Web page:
And this wasn't just from one or two of the studies, either. Nine of the 12 studies in the analysis all found that this diet can prevent the disease.

    That's right in line with a study I told you about earlier this year that found that the Mediterranean diet can slash your dementia risk by a fifth.

    It's no secret why it works. The Mediterranean diet is rich in brain-friendly nutrients, especially the omega-3 fatty acids found in fish, the healthy fats in nuts and olive oil and the delicious antioxidants found in other Mediterranean staples such as chocolate.

    Yes, folks, it's a diet that allows chocolate.

    What's not to love about that?

    Of course, that's not even close to everything the Mediterranean diet can do for you. This diet is proven in clinical trials to help protect the heart and prevent heart attacks and stroke, and it's the single best way to lose weight and keep it off.

    But let me get back to dementia today, and another critical step you can take to help avoid the disease -- especially if you're getting up there in years.

    Keep reading.

  3. Avoid brain damage by boosting the immune system

    Infections such as pneumonia can do lasting damage to the brain, increasing your risk of dementia and Alzheimer's disease.
  4. Sulforaphane compound can stop osteoarthritis damage

    A compound hidden in broccoli and other vegetables can stop the damage that causes osteoarthritis, according to a new study.
  5. Diabetics more likely to suffer physical disabilities

    Diabetics are up to 80 percent more likely to suffer from disability.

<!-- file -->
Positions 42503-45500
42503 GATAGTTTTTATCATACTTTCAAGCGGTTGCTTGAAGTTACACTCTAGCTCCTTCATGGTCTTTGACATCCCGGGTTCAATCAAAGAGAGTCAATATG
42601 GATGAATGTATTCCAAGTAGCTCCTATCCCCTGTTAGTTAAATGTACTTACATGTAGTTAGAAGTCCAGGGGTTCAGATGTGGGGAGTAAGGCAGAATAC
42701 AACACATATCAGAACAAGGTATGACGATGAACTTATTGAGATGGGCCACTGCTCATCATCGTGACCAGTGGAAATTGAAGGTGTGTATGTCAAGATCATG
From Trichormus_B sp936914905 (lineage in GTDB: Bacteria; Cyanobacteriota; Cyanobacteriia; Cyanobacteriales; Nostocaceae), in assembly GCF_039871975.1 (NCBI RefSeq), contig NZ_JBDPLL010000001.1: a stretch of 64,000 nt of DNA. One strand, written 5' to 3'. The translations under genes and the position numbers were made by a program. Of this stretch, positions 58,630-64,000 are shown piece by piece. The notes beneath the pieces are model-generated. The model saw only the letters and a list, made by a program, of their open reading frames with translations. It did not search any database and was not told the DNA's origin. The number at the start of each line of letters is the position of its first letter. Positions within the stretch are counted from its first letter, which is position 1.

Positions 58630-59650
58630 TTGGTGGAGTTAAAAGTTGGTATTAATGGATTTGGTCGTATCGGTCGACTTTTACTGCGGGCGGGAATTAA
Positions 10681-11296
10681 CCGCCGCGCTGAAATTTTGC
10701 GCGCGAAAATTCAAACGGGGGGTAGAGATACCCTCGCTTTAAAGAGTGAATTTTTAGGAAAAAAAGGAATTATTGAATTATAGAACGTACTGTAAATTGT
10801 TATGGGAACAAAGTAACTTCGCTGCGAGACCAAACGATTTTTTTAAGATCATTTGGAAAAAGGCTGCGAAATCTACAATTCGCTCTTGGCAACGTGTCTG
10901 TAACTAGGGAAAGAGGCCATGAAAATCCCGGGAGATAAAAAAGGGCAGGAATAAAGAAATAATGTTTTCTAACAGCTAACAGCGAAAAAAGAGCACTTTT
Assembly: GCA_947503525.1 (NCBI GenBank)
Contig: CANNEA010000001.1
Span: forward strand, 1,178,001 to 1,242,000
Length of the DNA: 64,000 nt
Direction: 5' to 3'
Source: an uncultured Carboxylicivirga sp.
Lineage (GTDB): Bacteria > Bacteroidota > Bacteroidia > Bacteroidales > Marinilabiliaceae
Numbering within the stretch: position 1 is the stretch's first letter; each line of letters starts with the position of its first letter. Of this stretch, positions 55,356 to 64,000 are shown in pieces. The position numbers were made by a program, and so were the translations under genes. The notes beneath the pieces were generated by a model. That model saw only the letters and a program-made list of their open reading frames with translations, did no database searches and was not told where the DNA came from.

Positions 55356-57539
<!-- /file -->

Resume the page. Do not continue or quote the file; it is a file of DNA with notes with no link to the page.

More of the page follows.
6. Avoid possible causes of anemia and lower dementia risk

    Anemia can increase your risk of dementia, according to new research.
  7. Spotting early signs of dementia

    Online tests and quizzes can't help detect cognitive decline and dementia -- but you can do it on your own. Here's how.
  8. Normal vitamin D levels protect function and mobility

    There's an easy way to slash your risk of mobility problems and functional disabilities -- and that's to increase your intake of vitamin D.
  9. Junk food and amyloid beta in the brain

    The saturated fats in junk food can block your brain from the ability to clear away the damage that leads to dementia.
  10. How fish oil can stop oxidative stress

    The omega-3 fatty acids found in fish oil can give the brain the power it needs to fight the oxidative stress that can lead to dementia.
  11. 1 in 8 seniors fighting memory problems

    New numbers show 1 in 8 Americans over 60 are battling brain fog. Here's your guide to making sure you're not one of them.
  12. Heart healthy benefits of having a pet

    Pet ownership is good for your heart, especially if you have a dog. Dog owners are 54 percent likely to get recommended levels of daily activity.
  13. 20 million seniors fighting pain, find natural pain relievers now

    New numbers show that close to 20 million American seniors are battling chronic pain. You don't have to be one of them.
  14. The right workout regimen

    Part of getting exercise is getting the right amount -- and sometimes, that means starting out light and working your way up.
  15. Exercise can prevent falls in seniors

    Seniors who do basic strength and balance exercises have a lower risk of falls. Find out what else can cut your risk.
  16. Low vitamin D can cause weight gain

    Vitamin D has been linked to obesity again, with a new study finding that people with low levels of the sunshine vitamin are more likely to gain more weight.